On a side street of Greenpoint swept with off-river winds, two large flags flapped in the wind advertising the arrival on US shores of new innovation in Swiss bicycles: the Stromer ST2 E-bike ($6,990). Inside a small garage, whose doors were rolled down to dim the light, were rows of slick, glossy white bikes poised to take to the grimy, wet, mud-laden streets outside. If Stromer wanted to mark a stark contrast of their fluid and polished new bike with the dismal March weather of NYC, they’d picked an aptly depressing day to do it.
The bike pounces on your pedal stroke and gives you that ridiculous e-bike thrill that makes you wonder if your legs turned superhuman.
Stromer’s ST2 arrives with anticipation after winning awards at both Eurobike and Taipei Cycle, a Red Dot Award for design and a handful of nods from gear geeks along the way. The bike updates the ST1, focusing improvements around the brand’s tag words of “More Design, More Power, More Range and More Connectivity”. It gives all four with Swiss reliability, and the ST2 stands to reign supreme in a market that typically impresses (and sometimes disappoints). The ST2 offers 814Wh (watt-hours), 93 miles of range, up to 28 mph of pedal-assisted speed, 500W of engine power and 35 nm of torque — which will get you off the line faster than most cars. It operates off an EnergyBus connector, kind of like a Tesla plug model, and the battery features 78 lithium ion cells. There’s a brushless, direct-current motor located in the rear hub of the bike, along with a torque sensor to control the zippiness of the pedal assist.
What that translates to in the street is a zippy ride that’s fast enough to make the eyes water straight away. In the max assist mode (Mode 3 on the ST2), the bike pounces on your pedal stroke and gives you that ridiculous e-bike thrill that makes you wonder if your legs turned superhuman. Schwalbe BigBen tires (26 x 2.15 inches) give plenty of tread to keep the 57.3-pound beast under control, and the pedal assist flows forth elegantly enough that you’ll forget your ascending speed.
For interface, Stromer’s for full tech-immersion, with a touchscreen on the top tube and a synched smartphone app. All communication goes through Omni, a cloud-based program that connects the bike, your smartphone and the Stromer web app. Users can download the myStromer app, to control bike settings, lock and unlock the bike, engage anti-theft mode, track the bike to its GPS location, and even trigger blinking lights to help locate the bike (if you can’t detect your $7k bike among all the other bikes on the bike rack). The user experience is intuitive, the touch screen — for as hearty and industrial as it looks — is responsive to the slightest touch, and the app layout is clean and syncs with the bike quickly. Your phone “talks” to the bike over a GSM network, so the speed is similar to you sending your friend a photo on text message; it takes a second to send the data, but it’s a negligible delay. There’s plenty of customizable options to optimize the bike’s ride quality (acceleration speed, regenerative braking resistance, power level), and Stromer is also keen on updating software during the life of your bike ownership.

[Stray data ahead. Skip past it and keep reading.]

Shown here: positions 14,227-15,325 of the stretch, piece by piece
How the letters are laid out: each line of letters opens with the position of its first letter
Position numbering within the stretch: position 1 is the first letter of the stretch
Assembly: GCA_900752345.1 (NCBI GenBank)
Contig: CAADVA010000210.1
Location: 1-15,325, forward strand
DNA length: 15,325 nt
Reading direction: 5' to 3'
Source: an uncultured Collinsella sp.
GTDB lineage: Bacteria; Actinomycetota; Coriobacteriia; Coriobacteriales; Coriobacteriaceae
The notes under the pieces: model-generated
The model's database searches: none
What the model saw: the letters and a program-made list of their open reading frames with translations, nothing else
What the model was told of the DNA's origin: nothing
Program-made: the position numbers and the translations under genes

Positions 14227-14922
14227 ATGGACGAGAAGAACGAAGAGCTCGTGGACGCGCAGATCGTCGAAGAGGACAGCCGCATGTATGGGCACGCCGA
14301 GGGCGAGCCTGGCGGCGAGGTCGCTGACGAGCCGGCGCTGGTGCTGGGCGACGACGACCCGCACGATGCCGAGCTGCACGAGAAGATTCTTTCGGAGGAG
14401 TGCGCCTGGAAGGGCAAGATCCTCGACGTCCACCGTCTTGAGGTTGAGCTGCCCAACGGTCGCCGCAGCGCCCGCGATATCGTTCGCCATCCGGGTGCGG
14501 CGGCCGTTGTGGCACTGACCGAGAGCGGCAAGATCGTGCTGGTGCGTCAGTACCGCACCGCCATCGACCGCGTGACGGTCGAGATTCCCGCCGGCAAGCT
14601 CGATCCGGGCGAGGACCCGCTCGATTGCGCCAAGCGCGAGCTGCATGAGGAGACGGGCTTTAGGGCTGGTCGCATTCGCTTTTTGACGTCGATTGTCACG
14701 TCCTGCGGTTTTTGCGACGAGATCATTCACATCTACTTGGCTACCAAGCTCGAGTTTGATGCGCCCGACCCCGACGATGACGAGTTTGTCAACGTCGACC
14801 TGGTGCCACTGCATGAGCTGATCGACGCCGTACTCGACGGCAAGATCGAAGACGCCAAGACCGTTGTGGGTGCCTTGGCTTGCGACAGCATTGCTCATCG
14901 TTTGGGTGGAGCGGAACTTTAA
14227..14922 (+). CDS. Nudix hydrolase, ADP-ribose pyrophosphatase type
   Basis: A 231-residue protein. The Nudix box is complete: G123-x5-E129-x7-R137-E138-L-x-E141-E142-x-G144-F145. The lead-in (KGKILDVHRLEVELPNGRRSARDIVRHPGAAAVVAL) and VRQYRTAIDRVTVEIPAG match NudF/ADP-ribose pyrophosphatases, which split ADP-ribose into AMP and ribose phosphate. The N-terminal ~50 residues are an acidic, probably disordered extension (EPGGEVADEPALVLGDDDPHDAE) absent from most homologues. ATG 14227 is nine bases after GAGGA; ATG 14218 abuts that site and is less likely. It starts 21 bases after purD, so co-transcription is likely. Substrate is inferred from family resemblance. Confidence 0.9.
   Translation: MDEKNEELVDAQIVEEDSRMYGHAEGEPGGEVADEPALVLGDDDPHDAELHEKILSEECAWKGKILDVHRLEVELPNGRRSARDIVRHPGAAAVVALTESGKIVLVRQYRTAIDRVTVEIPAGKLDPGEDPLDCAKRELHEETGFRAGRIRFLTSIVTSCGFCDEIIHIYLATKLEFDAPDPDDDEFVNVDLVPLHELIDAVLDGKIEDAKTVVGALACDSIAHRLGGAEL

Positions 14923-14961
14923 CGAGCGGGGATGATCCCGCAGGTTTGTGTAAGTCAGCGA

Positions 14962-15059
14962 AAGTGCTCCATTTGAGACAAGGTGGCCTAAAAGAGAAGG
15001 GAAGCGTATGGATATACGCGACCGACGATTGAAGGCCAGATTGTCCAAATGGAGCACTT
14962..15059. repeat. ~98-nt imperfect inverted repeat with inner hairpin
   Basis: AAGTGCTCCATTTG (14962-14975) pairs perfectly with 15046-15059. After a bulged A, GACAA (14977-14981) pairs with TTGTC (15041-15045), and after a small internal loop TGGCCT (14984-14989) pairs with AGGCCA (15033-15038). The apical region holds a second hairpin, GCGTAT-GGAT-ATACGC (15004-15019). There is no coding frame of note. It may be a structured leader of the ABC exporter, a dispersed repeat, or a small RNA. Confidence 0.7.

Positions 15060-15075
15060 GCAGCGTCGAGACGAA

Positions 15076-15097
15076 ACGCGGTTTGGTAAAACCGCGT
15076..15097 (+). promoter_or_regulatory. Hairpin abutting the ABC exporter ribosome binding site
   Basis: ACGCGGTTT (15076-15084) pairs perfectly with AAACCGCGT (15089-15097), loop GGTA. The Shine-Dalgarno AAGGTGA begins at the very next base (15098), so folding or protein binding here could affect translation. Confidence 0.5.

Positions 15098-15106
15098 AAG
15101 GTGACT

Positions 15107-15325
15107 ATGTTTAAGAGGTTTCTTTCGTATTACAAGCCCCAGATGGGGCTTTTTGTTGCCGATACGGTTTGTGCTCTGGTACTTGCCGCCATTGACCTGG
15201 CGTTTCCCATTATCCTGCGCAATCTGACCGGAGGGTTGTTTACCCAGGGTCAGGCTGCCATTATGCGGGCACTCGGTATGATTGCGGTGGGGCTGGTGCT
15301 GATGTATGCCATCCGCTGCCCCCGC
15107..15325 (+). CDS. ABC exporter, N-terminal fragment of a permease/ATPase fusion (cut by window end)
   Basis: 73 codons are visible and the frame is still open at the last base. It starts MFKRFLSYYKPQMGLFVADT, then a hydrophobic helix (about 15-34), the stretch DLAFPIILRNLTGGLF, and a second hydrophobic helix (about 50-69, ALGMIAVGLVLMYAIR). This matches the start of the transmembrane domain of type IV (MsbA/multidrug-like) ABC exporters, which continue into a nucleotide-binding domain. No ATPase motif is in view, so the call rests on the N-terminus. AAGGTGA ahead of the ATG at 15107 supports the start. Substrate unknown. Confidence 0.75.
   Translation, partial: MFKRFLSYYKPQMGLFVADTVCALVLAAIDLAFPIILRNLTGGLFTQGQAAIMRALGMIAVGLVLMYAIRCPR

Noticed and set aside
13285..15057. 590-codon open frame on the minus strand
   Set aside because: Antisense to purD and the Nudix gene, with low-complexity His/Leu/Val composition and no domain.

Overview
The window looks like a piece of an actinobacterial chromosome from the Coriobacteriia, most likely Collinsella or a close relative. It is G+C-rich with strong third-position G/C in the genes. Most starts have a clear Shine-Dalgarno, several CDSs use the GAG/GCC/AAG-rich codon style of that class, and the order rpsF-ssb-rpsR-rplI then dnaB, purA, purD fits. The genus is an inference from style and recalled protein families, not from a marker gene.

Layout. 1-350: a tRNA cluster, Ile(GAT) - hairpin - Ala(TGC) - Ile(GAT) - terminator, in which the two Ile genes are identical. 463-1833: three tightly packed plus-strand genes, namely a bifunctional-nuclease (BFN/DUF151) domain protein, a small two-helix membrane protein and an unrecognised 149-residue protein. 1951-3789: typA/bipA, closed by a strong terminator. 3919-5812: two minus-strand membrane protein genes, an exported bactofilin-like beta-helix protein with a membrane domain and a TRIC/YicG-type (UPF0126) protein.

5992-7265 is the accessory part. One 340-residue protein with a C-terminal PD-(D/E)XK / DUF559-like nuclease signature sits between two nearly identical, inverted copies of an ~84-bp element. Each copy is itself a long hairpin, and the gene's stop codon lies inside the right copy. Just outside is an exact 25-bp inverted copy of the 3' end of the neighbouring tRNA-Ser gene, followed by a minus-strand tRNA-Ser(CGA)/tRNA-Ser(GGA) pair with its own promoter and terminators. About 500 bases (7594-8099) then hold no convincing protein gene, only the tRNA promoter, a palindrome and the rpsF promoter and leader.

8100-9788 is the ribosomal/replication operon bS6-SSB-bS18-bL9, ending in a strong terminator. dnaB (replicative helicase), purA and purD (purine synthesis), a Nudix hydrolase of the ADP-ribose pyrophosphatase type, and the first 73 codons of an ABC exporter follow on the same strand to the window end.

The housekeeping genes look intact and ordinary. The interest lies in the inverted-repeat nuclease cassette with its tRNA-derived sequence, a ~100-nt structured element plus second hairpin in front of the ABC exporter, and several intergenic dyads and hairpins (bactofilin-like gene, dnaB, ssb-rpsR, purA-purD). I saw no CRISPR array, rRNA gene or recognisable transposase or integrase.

Stromer makes arguably the best e-bikes on the market. The ST2 is now the capstone of their line.
As for ride, the bike handled extremely well on the flat streets of Greenpoint. With max assist the bike leaps off the line, then accelerates steadily while shifting through the 20-speed Shimano gears. Disc brakes slow the whole sled down rapidly, and they’re powerful enough to kick you into a skid if you grab tight. With the 11-pound battery in the down tube and the motor in the rear hub, the bike keeps a low center of gravity and the ride, with the motor assist, is smooth and doesn’t feel like you’re on a 60-pound machine. Walk-up owners beware, though; in attempting to carry the Stromer up a small flight of 10 steps, I stopped and gave up the experiment halfway up. This is a heavy beast.
Theft is a concern with a $7k bike, and Stromer built in a few features to prevent larceny. If the bike is moved while locked, it will engage its “Theft” mode, and the rear wheel will turn the regenerative breaking up to full strength, which almost completely locks the rear wheel. The hijacker won’t be able to pedal through (I tried and failed). More frequent GPS tracking is also triggered in Theft mode, and the bike sends updates of its location to the myStromer app.
Stromer makes arguably the best e-bikes on the market. The ST2 is now the capstone of their line, and the bike’s been highly anticipated and highly lauded. It costs a lot of money. It does a lot of things. It looks good. It lives up to every highfalutin expectation. And, on a cold and windy Saturday morning in the city, even as the pedal assist keeps the heart rate down, the ride is more than enough of a thrill to warm a slow-beating techie-cyclist’s heart.